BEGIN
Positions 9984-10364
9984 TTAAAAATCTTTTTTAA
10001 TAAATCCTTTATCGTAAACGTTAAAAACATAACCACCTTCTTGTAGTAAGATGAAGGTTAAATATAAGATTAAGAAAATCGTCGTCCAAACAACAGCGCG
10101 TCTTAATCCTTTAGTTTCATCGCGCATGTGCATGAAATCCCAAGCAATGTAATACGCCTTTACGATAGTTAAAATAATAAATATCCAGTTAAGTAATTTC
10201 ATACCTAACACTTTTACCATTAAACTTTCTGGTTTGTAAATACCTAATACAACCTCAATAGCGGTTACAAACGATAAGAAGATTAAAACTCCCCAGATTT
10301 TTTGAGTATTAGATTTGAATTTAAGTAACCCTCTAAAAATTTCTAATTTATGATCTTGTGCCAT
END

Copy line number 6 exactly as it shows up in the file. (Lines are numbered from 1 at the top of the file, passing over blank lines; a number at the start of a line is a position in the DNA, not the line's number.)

10301 TTTGAGTATTAGATTTGAATTTAAGTAACCCTCTAAAAATTTCTAATTTATGATCTTGTGCCAT